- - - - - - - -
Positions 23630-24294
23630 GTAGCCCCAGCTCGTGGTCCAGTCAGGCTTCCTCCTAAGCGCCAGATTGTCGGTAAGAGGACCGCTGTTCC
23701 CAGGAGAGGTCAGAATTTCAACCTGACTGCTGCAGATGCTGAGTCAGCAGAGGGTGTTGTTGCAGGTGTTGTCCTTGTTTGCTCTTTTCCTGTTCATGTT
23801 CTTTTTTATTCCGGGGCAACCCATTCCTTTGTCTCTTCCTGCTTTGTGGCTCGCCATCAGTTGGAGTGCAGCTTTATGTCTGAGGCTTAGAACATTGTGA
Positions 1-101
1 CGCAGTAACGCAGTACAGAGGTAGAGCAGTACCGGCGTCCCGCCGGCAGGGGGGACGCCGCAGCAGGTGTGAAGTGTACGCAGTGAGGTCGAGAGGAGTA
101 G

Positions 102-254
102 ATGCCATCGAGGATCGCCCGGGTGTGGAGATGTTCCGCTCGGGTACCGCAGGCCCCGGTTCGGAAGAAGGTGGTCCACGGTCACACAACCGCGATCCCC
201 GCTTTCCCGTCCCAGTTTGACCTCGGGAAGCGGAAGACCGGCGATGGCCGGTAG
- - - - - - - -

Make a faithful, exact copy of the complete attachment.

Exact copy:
Positions 23630-24294
23630 GTAGCCCCAGCTCGTGGTCCAGTCAGGCTTCCTCCTAAGCGCCAGATTGTCGGTAAGAGGACCGCTGTTCC
23701 CAGGAGAGGTCAGAATTTCAACCTGACTGCTGCAGATGCTGAGTCAGCAGAGGGTGTTGTTGCAGGTGTTGTCCTTGTTTGCTCTTTTCCTGTTCATGTT
23801 CTTTTTTATTCCGGGGCAACCCATTCCTTTGTCTCTTCCTGCTTTGTGGCTCGCCATCAGTTGGAGTGCAGCTTTATGTCTGAGGCTTAGAACATTGTGA
Positions 1-101
1 CGCAGTAACGCAGTACAGAGGTAGAGCAGTACCGGCGTCCCGCCGGCAGGGGGGACGCCGCAGCAGGTGTGAAGTGTACGCAGTGAGGTCGAGAGGAGTA
101 G

Positions 102-254
102 ATGCCATCGAGGATCGCCCGGGTGTGGAGATGTTCCGCTCGGGTACCGCAGGCCCCGGTTCGGAAGAAGGTGGTCCACGGTCACACAACCGCGATCCCC
201 GCTTTCCCGTCCCAGTTTGACCTCGGGAAGCGGAAGACCGGCGATGGCCGGTAG